By embarking on treatment as a matter of course we fail to listen to people at our peril (Luke 8:18) because reality is thereby hidden. By believing the diagnostic name given to the condition to be the only meaningful explanation, the significance of what is to be repented of in order to be reconciled to God can be disguised and silenced by being made into the business of the academic and professional specialists who apply the treatment. There is always an accredited remedy to make the symptoms go away. But it may be both cheaper and better in the long run to seek God for His direction and healing whilst using medical expertise carefully as necessary. This way, however, it will be necessary to find time and space to search one’s soul, accepting that suffering has meaning to God that He may make known or use for His glory (John 9:3). And it requires loving people willing to be supportive and truthful. If the ills of the body are only to be the business of medical and psychological science, and if spiritual affairs are deemed to have no relation to the physical body and no relevance to its ills, we are guilty of the Nicolaitan heresy (Revelation 2:6 and 2:15) (5).
Without the breath of God there is no living biochemistry or physiology, the body is lifeless (Genesis 2:7) and there is decay. Our life is spiritual. Personality is essentially a spiritual entity. The spirit of life indwells every aspect of our living bodies to form the soul. Thus the soul is not only mind, emotion and desire but also the living functioning of the lungs, the heart, the liver, the sensory, motor and autonomic nervous systems, the endocrine and excretory systems, the genetic apparatus, and so on. We are influenced and affected in our living bodies by other contingent spiritual beings and events (1 Thessalonians 5:26). Knowledge of this influence is received directly into the soul and may be spiritually discerned (Isaiah 11:3). Sometimes the effect of what is going on may make us ill.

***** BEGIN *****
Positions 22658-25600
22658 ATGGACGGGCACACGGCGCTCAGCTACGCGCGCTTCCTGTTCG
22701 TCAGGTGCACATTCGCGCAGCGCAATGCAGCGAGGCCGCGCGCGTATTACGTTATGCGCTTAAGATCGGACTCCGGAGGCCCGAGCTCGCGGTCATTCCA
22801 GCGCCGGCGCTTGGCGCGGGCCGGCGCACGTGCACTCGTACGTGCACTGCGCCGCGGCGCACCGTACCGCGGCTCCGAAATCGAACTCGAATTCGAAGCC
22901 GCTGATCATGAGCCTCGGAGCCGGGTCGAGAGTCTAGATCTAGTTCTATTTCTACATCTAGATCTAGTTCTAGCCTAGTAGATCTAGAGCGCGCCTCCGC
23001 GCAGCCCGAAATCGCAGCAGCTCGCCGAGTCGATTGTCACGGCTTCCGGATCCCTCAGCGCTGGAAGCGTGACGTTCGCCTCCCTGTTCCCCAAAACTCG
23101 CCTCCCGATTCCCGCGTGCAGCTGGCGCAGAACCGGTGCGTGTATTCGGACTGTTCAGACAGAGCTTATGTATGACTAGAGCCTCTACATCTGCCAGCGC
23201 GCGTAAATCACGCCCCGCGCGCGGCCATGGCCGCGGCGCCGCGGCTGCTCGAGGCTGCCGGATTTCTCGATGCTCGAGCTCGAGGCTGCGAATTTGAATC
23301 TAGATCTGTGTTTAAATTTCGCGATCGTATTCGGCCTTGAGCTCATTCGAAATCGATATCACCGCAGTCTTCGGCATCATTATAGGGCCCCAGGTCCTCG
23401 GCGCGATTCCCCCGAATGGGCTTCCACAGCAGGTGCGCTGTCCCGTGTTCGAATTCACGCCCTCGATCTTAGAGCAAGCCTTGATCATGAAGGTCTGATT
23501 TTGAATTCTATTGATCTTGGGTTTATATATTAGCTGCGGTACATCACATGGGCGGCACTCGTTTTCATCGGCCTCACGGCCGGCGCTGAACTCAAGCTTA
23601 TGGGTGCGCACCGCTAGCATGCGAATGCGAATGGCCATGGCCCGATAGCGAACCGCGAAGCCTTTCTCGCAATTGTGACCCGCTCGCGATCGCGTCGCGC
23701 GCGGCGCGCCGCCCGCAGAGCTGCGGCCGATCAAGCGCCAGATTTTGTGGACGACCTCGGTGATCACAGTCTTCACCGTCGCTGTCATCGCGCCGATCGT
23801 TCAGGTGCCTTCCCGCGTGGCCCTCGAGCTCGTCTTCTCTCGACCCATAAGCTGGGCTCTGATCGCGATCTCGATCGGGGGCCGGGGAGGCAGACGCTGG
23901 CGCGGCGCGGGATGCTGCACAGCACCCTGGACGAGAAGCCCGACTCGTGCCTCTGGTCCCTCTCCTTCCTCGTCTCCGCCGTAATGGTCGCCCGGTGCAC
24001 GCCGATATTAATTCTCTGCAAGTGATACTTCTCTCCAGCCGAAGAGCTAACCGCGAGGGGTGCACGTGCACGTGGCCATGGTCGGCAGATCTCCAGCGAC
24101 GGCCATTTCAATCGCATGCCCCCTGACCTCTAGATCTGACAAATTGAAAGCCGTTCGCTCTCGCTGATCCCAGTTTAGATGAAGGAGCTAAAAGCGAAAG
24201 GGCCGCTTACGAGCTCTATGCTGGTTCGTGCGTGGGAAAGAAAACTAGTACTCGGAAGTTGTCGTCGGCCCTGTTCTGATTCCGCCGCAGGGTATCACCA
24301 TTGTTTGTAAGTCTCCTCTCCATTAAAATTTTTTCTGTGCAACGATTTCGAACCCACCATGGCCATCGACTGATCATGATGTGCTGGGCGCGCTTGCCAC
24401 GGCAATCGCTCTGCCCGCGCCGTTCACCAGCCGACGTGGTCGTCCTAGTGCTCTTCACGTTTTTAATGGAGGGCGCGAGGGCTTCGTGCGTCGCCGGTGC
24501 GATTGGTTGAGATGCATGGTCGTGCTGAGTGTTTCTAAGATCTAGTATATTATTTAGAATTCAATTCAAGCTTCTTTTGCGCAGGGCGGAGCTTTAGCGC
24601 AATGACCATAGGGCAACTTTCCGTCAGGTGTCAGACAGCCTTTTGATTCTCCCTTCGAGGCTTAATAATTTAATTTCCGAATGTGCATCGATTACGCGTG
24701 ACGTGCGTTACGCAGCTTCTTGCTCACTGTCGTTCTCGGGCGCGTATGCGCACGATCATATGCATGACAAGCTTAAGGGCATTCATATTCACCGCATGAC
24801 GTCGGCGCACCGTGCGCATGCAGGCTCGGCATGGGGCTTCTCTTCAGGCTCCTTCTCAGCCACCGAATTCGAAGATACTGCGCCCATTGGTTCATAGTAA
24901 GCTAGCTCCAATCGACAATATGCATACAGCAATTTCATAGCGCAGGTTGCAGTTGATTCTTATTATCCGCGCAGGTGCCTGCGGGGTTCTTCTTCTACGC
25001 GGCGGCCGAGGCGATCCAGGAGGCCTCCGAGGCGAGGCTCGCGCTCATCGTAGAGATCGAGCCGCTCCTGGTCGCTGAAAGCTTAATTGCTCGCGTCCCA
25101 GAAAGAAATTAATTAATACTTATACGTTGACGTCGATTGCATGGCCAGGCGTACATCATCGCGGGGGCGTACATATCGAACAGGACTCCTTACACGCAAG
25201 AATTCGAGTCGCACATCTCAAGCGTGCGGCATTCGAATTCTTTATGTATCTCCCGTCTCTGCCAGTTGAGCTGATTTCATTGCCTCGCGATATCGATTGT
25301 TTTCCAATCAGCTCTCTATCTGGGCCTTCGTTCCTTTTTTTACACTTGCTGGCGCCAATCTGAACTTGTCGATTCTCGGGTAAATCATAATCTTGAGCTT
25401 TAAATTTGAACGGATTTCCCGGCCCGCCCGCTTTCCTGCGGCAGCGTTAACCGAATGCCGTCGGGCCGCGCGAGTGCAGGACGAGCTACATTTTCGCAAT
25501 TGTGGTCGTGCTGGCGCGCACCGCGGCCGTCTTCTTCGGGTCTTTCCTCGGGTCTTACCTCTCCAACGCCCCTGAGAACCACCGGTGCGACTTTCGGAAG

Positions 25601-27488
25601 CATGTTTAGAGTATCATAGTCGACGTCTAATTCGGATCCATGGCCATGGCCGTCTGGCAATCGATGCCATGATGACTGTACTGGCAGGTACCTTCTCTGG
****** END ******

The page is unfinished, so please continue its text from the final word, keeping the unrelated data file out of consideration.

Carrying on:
So I am writing about personal relationships (which are spiritual) rather than about interventions and outcomes. Although such considerations may perhaps most readily fall into the category of theology, I am suggesting that many disciplines could take them up, especially psychology and medicine. (I have not been able to find much modern psychosomatic research really relevant to this position.) Furthermore, it follows from this perspective that the place of medicine, psychology and sociology, and other related disciplines, is to debride and to hold safe whilst God heals (as assumed in 1 Timothy2:1-4).
The sort of healing I am discussing is exclusively the ministry of Christians, including Christian medical professionals. Although other religions address healing, they will inevitably be challenged by specifically Christian aspects. The Christian God is the God who heals (Exodus 15:26), who grants repentance (Acts 11:18) and who sent His only begotten Son Jesus to die on the cross and to rise from the dead so that we may become holy and without blemish (Colossians 1:22, 1 Thessalonians 5:23, Romans 8:11). Jesus healed and He still heals. For a Christian in medicine, the art is so to attend to people that God may heal them; and the agent of healing is always God, not medicine. Healing is always spiritual (Exodus 15:26).
The Bible exhorts us to relate truthfully to each other and to minister healing to one another (1 John 1:6-7, Ephesians 5:8-14, Colossians 3:16, James 5:13-20). God’s truth in unconditionally loving relationship brings repentance, peace and healing (John 8:32). You can have this sort of relationship with people who are not Christian (John 4:1-42) as, particularly, in the practice of psychodynamic psychotherapy.
The point is when does it become necessary, in this sort of relationship, to “treat” someone, to do something to them? What about issues that cannot be spoken about and that remain in the dark? What about any relation between such issues and distressing physical and psychological conditions? Considering that “in our God all things hold together” (Colossians 1:17) at what point in our meeting do I have to regard you objectively, classify your condition and do something to you by way of treatment that involves you putting your trust in my expertise?